New ‘Exist To Resist’ Book Explores How UK Raves Became Protests

December 08, 2022
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© Maksim Zhashkevych / Unsplash

Following the first installment of the Exist To Resist book series, photographer Matthew Smith continues to explore the unapologetic hedonism of the 90s’ rave culture. In Exist To Resist v2.0, Smith aka Mattko dives deep into the lost freedom of UK’s rave scene, the ‘Kill the Bill’ generation, and democratic activism’s frontlines.

Billed as a “social history book” and “a diary of celebration and opposition,” Exist To Resist v2.0 will feature new images from Smith’s archive – thought lost for two decades – and in-depth research. 

The 244-page book will shed light on how rave-thirsty individuals pioneered protests to regain their right to dance, party, and build a community around these freedoms.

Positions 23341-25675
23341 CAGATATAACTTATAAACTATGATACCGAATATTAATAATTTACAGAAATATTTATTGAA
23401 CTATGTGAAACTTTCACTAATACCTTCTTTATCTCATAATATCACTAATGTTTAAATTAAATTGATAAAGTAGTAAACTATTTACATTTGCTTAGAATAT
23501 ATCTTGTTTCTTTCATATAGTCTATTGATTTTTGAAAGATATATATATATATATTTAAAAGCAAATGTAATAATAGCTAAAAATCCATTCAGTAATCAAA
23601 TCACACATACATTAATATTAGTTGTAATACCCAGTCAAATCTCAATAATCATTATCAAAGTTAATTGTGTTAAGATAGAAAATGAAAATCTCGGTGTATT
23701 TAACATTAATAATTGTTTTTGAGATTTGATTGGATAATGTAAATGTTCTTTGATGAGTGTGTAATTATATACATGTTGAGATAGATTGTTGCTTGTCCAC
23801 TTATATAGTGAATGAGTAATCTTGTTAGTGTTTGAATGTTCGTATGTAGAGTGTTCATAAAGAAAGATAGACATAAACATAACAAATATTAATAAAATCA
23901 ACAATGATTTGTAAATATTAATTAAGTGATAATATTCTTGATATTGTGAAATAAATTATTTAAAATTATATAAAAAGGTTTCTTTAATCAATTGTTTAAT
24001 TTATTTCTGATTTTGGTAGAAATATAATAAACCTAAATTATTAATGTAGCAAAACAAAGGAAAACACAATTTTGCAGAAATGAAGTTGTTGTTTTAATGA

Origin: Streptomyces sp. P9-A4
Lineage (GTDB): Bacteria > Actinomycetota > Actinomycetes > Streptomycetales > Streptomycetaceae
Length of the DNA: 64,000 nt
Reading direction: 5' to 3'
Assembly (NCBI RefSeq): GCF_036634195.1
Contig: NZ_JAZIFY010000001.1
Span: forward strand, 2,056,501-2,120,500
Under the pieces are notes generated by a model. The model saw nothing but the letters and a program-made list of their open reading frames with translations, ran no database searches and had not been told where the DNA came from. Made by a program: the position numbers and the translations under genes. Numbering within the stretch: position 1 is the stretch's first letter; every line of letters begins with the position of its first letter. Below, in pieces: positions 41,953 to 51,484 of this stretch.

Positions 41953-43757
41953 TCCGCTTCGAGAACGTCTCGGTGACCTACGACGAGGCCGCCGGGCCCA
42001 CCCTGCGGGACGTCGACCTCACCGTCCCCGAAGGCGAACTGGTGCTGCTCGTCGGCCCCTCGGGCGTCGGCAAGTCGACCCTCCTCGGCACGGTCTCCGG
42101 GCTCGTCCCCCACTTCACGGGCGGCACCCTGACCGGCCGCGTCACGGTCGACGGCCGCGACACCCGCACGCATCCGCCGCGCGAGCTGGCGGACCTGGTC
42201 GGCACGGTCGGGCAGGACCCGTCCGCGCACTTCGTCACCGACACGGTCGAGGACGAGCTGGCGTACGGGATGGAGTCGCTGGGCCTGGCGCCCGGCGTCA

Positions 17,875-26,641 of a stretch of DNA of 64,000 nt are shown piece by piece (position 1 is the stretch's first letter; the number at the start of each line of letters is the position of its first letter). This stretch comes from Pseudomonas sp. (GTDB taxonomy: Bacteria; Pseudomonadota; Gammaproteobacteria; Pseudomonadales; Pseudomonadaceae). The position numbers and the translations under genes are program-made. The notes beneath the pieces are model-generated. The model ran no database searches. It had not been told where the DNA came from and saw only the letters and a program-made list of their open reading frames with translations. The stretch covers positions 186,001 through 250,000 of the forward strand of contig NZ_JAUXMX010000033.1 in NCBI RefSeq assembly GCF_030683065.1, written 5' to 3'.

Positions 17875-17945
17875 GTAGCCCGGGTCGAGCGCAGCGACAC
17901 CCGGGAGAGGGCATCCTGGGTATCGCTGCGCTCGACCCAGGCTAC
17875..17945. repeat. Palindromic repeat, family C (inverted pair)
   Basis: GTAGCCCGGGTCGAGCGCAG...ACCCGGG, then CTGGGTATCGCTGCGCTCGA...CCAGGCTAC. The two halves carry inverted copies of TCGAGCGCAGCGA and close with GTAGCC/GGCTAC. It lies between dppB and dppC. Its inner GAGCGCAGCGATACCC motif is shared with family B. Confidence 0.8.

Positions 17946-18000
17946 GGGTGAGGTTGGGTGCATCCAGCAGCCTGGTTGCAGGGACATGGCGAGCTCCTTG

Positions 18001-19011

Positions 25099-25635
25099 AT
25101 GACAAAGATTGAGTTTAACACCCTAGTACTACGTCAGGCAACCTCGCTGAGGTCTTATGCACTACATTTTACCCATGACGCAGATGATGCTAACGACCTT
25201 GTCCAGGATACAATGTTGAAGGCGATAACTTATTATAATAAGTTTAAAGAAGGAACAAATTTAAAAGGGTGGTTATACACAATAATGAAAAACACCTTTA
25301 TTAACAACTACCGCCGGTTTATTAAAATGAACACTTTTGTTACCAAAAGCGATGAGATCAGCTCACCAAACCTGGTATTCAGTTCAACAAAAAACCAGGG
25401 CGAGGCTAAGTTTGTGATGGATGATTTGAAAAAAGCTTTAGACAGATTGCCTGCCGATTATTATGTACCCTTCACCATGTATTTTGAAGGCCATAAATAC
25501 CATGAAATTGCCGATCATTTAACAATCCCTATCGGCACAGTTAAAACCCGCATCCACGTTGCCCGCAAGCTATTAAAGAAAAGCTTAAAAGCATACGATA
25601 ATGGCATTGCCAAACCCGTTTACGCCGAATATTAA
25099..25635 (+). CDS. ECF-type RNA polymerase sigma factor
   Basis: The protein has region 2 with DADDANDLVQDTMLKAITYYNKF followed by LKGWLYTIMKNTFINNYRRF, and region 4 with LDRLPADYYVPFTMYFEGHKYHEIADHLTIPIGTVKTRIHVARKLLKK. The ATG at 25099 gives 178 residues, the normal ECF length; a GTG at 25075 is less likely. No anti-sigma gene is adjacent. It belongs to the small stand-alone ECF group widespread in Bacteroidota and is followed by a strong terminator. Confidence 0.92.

With images covering almost one decade of raving and protesting, the resistance testimony will showcase everything from the laws that robbed the rave scene of its embedded freedom to dance music’s opposition. 

The series of lyrical images kick off at Glastonbury Festival in 1989 and end at the 1997 Reclaim The Streets protest, when thousands of people filled Trafalgar Square with techno beats and banners in an anti-oppression move. 

According to Smith, Exist To Resist v2.0 has been put together out of his “love for UK’s rave, sound system, and festival culture.” 

“It is also a diary of celebration and opposition that documents the enclosure of a culture which provided the foundations of our now incredibly successful festival and event creative industries.” 

Smith set up a Kickstarter campaign to crowd-fund the publishing of the book. 


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